As always, I continue to be blown away by the generosity and kind spirit of my readers. Last week I asked for your advice for new bloggers in preparation for a conference where Christine Martell and I are presenting. Not surprisingly, I got back an amazing set of answers--in fact, so many great answers I need to divide this into a few posts!
In this post I'm going to share what readers had to say about getting started with blogging. Tomorrow we'll talk about your advice on how to keep things going.
Deciding to Blog
On the subject of deciding to blog in the first place, the consensus seems to be to start a blog when you find something you feel strongly about and that you feel personally connected to. This is true for both personal and professional blogging.
Cathy Moore sums it up this way:"A good sign that it's time to start your own blog is when you leave long comments on other people's blogs and still want to say more."
And Harold Jarche says,"Write for yourself and on something that you're passionate about."
New blogger Lance echoes this with his advice:
I’m in two minds here; it’s either don’t, unless you have something to say, or jump in the deep end and see where it takes you. I think I’m leaning to the “don’t” theory. My reasoning here is that unless you feel that there is some value in what you write, that will generally show through. (”What is written without effort is in general read without pleasure.” Samuel Johnson). Additionally without some purpose, disillusionment will not be far behind. I jumped in, thinking it was something that I should try. Thankfully, I had some very supportive people to help me.
Learn the Terrain
Before you leap into blogging, many readers suggest getting comfortable with the genre. As Maya Norton points out in her excellent follow-up post, you need to study the craft of blogging and learn from the experts, even if you're a great writer in other venues. The blogosphere is a distinctly different animal and it will pay for you to get acquainted with it first.
To learn from the experts, Glen Ross suggests checking out blogs like Copyblogger and Problogger. I'd add Skelliwag to the list. Also look within your niche to see who everyone else seems to link to. For example in nonprofit technology, Beth Kanter is a legend and I've learned a ton about blogging from her. Through Beth I've found some other great bloggers, too--a chain of best practices to follow and experience.
Finally, study this list of 101 Essential Blogging Skills, provided by Robin Reagler. It's a great set of skills every blogger should have. But don't let this list stop you from starting to blog. It's only through the actual experience of blogging that you'll be able to develop most of these skills. Reading and commenting on other blogs will only give you a brief warm-up for the real activity that lies ahead.
Build It And They Will Come?
Many bloggers get online because they want to reach an audience. But as Lance points out, building a blog doesn't mean instant readership. Says Lance, "Be realistic - you are not going to have a huge reader base when you start. Tenacity is required. Keep at it and write as if the world were reading it."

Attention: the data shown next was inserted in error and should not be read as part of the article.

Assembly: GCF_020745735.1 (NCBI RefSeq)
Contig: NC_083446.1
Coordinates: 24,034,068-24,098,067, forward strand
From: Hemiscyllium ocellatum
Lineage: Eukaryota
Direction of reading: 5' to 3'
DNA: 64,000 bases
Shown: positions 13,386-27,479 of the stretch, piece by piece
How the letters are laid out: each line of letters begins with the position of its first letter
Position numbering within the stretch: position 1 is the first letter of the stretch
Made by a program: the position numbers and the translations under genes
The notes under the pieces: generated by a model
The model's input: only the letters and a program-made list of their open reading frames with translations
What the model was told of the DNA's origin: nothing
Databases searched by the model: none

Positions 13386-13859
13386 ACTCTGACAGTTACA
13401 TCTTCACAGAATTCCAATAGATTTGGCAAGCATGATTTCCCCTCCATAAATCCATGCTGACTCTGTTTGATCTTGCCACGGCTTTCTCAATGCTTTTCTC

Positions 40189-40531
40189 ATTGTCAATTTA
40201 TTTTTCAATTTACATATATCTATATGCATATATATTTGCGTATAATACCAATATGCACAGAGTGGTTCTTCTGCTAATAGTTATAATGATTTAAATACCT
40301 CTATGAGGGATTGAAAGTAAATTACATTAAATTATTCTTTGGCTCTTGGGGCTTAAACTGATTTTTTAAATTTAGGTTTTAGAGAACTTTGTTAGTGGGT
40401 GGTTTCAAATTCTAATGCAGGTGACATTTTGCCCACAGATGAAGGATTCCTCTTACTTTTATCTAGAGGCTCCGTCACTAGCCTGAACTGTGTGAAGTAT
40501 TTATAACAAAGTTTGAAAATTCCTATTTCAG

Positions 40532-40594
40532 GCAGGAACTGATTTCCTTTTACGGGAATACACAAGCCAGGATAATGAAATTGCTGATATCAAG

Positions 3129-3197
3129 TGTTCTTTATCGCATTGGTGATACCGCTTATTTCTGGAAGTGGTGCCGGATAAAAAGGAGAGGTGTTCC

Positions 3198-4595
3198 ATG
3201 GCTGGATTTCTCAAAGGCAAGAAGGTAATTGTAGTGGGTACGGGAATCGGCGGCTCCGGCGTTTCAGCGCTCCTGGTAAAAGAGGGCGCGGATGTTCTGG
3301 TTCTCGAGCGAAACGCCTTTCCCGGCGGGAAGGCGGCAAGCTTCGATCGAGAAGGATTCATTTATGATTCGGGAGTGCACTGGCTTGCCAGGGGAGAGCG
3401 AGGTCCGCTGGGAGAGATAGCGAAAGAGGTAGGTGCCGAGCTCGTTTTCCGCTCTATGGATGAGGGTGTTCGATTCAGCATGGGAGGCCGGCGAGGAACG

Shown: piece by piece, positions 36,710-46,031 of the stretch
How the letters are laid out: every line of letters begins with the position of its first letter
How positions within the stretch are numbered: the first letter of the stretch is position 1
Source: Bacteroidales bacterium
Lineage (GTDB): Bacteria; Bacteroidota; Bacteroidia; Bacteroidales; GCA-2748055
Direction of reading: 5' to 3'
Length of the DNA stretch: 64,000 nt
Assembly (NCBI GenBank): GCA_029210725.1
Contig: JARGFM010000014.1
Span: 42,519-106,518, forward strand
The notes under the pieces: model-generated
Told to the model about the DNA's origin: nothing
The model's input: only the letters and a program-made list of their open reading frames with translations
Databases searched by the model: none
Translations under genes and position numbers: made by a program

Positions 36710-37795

This is something I wrote about earlier this year in Preaching to Empty Pews, recalling the first months of The Bamboo Project. Feeling like you're writing into the void can be disheartening and keeps many people from getting started, but remember there are advantages to not having an instant reader base. You get some time to practice alone before having to blog with an audience.
The point here is to not get so worried about having readers that you never start blogging. If you're passionate about your topic and are willing to stick with it, you can begin to develop an audience. Don't quit before you even try.
Getting Started With Your Blog
Once you've made the decision to start a blog:
- Get together a week's worth of posts-- Bronwyn Mauldin suggests that you be sure to have a week's worth of posts in hand before launching your blog. She says, "instead of posting them all in one week, space them out at one per week. It's easy to go crazy when you start, then burn out quickly. Pace yourself. This is a marathon, not a sprint." She's most definitely right about that!
- Don't get too hung up on tweaking your design--Cathy Moore warns:
"One challenge I faced: I'm a design and control freak, so I spent too long tweaking my WordPress design. I'd recommend that a new WP blogger get a recent design that supports widgets and simply accept that it won't ever look exactly right."
This is good advice no matter what platform you're using, especially when so many people will be using a feed reader to read your posts.
- Don't freak about blogging platforms, either--Related to Cathy's comment, I'd suggest not getting too worked up about blogging platforms, either. If you just want to try things out, Blogger or Vox may be your best bets. I think that they're probably the easiest to get up and running, especially if you're in the experimental stages. You can also try Wordpress, which many, many bloggers swear by. I use Typepad myself, but there is a monthly fee, unlike the other three I've mentioned here.
- Read these tips from other bloggers--From Problogger Darren Rowse, learn what his readers wish they'd known when they started blogging. Some good info here.
So that's what we have on getting started with blogging. If you have other thoughts on the beginning phases, I'd love to hear from you.
Tomorrow, we'll take a look at what readers had to say about keeping the blogging habit going. From personal experience I can say that keeping a blog going is a lot harder than getting one started!